Design consistency at scale
On June 20, almost hundred people gathered at In The Pocket for a Shift on design systems. Experts shared their lessons learned, gave insights in specific cases and listened to Jina Anne, who used to be Senior Design Systems Lead at Amazon and is now a true Design Systems Advocate. In case you couldn’t make it: here’s the recap.
At the last main Shift conference in October 2018 Dominique Leroy, CEO of the Belgian telecom operator Proximus, said something remarkable. ‘The biggest opportunity in digital transformation lies in an increased focus on user experience’, she said.
We couldn’t agree more - that’s why we’ve been working on the implementation of design systems for a few years. As more and more customer touchpoints are digitised and design teams are growing, the need for consistency in design and automated tools is increasing. Design systems, a well-documented, overarching set of rules and agreements on how to create products and communications by using components, can give companies a competitive advantage.
Thibault Maekelbergh, our React Native & Full Stack Web developer, showed how In The Pocket integrates design systems both in its own work as in the projects of its clients. ‘Design systems,’ he said, ‘is a team effort and assembling your core team is one of the most important steps.’ Our team focusing on design systems consists of people from different teams, with different expertises.
According to him, design systems aren’t just upgraded style guides, but tools to create consistency and automatisation. ‘We wanted to take a look at the pain points in projects and processes and ease those pains. They forced us to find a solution.’
That solution is Hubble, In The Pocket’s own system that aligns the design and development teams, which was demonstrated by our Lead Competence Product Designer Maarten De Roeck and React Competence Lead Jonathan Dierckens at Shift. Every change in design is directly pushed to the code and other targets. Thanks to this system the gap between designers and developers is closed as changes in Sketch or Figma can be pushed immediately to the digital products.
One of the clients for who In The Pocket is implementing design systems is itsme, the tool used by one million Belgians to identify themselves online. As itsme works on multiple platforms, design systems help to create consistency - not just in the colors or logo’s, but also in the customer flow. It feels like you’re using just one product with a shared interface. To demonstrate the power of Hubble, Maarten and Jonathan changed the design of itsme live on stage, and showed how it’s immediately pushed to the code.
Itsme is not the only Belgian company who’s investigating the benefits of design systems. Wouter Walgraeve, Service Design Lead at Colruyt, joined us at Shift to talk about his experiences. He currently isn’t an end user of design systems, but he’s a true enthusiast of the concept, who sees and evangelizes the value and use of design systems for Colruyt. The organisation, he said, is a family of brands. Besides companies such as Colruyt, Bio-Planet and Dreamland, the group has own brands such as Boni and Everyday.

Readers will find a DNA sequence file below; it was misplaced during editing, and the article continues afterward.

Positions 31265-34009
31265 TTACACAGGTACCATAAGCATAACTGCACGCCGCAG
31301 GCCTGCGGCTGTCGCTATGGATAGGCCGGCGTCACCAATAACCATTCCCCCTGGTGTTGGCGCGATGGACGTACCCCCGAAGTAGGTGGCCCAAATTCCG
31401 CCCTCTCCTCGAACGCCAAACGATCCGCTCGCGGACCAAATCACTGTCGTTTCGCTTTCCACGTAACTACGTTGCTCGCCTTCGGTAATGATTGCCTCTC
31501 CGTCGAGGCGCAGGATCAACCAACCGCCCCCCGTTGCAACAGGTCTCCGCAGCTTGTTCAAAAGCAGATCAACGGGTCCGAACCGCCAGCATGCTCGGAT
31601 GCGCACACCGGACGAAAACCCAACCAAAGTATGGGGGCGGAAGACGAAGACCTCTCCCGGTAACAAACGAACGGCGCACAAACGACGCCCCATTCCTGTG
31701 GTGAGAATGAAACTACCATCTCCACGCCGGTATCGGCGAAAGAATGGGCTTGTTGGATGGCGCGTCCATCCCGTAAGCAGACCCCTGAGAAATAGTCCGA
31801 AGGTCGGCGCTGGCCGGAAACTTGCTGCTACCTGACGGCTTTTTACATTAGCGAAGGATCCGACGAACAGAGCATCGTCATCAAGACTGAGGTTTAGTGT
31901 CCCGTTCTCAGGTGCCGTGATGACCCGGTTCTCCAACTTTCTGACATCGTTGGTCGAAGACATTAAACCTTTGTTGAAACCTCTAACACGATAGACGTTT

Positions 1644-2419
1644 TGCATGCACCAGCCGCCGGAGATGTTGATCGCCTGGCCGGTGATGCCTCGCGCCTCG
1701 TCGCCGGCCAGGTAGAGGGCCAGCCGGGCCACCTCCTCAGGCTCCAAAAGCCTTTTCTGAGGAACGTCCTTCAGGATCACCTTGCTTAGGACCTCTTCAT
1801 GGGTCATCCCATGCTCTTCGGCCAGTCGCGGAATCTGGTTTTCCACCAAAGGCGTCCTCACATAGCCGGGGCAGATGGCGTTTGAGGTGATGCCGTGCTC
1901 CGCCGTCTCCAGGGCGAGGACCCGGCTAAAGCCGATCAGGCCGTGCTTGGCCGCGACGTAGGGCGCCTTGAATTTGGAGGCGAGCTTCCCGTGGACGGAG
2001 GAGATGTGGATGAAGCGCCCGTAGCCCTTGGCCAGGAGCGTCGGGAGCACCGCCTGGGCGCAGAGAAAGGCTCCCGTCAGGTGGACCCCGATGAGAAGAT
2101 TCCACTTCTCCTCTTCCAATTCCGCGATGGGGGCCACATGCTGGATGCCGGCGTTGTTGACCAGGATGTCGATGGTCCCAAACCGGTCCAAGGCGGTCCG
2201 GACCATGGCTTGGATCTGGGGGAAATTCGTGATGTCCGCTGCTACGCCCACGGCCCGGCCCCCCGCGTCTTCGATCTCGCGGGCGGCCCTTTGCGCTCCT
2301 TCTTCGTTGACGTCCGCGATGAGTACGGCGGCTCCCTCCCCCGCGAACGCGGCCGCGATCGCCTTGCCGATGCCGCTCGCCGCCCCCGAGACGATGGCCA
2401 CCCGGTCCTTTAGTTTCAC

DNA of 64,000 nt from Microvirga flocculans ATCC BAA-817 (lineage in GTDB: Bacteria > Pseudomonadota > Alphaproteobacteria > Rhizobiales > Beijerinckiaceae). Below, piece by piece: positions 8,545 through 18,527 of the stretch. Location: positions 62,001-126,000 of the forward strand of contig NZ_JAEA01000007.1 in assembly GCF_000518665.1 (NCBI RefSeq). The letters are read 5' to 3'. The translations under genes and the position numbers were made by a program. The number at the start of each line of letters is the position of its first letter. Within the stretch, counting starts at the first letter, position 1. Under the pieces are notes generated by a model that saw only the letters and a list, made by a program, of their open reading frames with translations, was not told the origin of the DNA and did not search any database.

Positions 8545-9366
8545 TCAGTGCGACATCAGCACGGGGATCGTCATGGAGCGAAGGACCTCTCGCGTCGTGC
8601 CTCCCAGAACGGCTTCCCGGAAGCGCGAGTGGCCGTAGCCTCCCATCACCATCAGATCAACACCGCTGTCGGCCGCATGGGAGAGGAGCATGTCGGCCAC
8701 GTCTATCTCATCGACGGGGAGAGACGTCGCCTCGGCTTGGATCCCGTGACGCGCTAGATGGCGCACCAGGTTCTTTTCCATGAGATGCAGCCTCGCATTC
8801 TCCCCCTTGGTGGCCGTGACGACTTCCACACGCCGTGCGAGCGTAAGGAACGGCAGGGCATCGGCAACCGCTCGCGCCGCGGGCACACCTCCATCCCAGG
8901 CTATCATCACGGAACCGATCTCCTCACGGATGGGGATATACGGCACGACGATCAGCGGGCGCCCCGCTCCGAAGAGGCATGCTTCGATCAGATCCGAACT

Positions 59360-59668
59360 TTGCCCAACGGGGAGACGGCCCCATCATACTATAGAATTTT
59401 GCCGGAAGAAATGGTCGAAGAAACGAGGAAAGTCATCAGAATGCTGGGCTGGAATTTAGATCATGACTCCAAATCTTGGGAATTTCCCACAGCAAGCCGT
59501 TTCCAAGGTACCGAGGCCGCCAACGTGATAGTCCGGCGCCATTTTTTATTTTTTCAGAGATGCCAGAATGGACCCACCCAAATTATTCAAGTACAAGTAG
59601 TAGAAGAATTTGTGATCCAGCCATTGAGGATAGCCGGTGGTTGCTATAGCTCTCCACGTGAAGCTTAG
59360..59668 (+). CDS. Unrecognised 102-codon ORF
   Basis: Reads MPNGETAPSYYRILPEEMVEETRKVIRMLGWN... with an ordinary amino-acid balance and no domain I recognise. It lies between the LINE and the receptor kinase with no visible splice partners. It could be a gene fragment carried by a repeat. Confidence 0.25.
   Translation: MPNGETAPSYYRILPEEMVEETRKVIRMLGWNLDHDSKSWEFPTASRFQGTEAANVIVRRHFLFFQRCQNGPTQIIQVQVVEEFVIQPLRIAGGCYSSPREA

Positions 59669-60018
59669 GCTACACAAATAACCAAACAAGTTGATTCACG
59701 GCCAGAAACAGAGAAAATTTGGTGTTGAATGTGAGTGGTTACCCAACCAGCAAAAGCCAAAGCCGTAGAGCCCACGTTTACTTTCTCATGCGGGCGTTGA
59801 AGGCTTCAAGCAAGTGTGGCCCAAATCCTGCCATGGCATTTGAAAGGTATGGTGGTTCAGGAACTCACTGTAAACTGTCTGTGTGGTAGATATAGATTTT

It’s a challenge to keep this ‘family of brands’ all under control and aligned. To explore the power of design systems, Colruyt started by implementing the principles of atomic design, a term most known by the eponymous book by Brad Frost. Wouter and his team created an inventory sheet with all the relevant building blocks, mapped on the language used by the design team. ‘It’s an easy but very effective starting point to implement design systems’, he said.
We finished Shift with the closing keynote by Jina Anne. The American Design Systems Advocate used to work at Amazon, where she was Senior Design Systems Lead. ‘Design systems have been around for ages, but nowadays they have come to mean something different’, Jina said.
Whether you’re debating if style guides are considered design systems or not, it’s still important to think about why we’re talking about design systems. ‘We need to focus on our main purpose: the people using our digital products. When we try to sell design systems in our organisation, we tend to focus on success and productivity. Design systems alone won’t achieve this - as they’re mostly just documentation tools. Instead, it’s the people who make these things happen.’
What design systems can do, Jina said, is empowering change in your culture. People will feel that they belong and have an impact. They’ll feel heard and emotionally connected to others. In our design systems work, our materials or artifacts, are our style guides. Our documentation. Our component libraries. The non-material is our shared language and nomenclature. Our tenants, or principles.
‘Failed design systems are due to a lack of a unified vision, shared language and purpose'
Taking care of the people will also have an impact on how easy it is to convince folks at work why it’s worth the time and effort to have a design system. Or, as Alex Schleifer of Airbnb once said: ‘You can’t innovate on products without first innovating the way you build them.’ According to Jina, everyone in your organization is an owner of the design system and should feel able to contribute and use it.
Jina concluded by saying that it all starts with a simple step: listen. ‘What kind of value are you providing in your organization? Know more about the organization you are serving. Hear their input and apply it in practice. Find out how you can fulfill their needs. Rather than advertising your design system, build relationships and solve problems together. When you respond well to feedback, you gain trust.’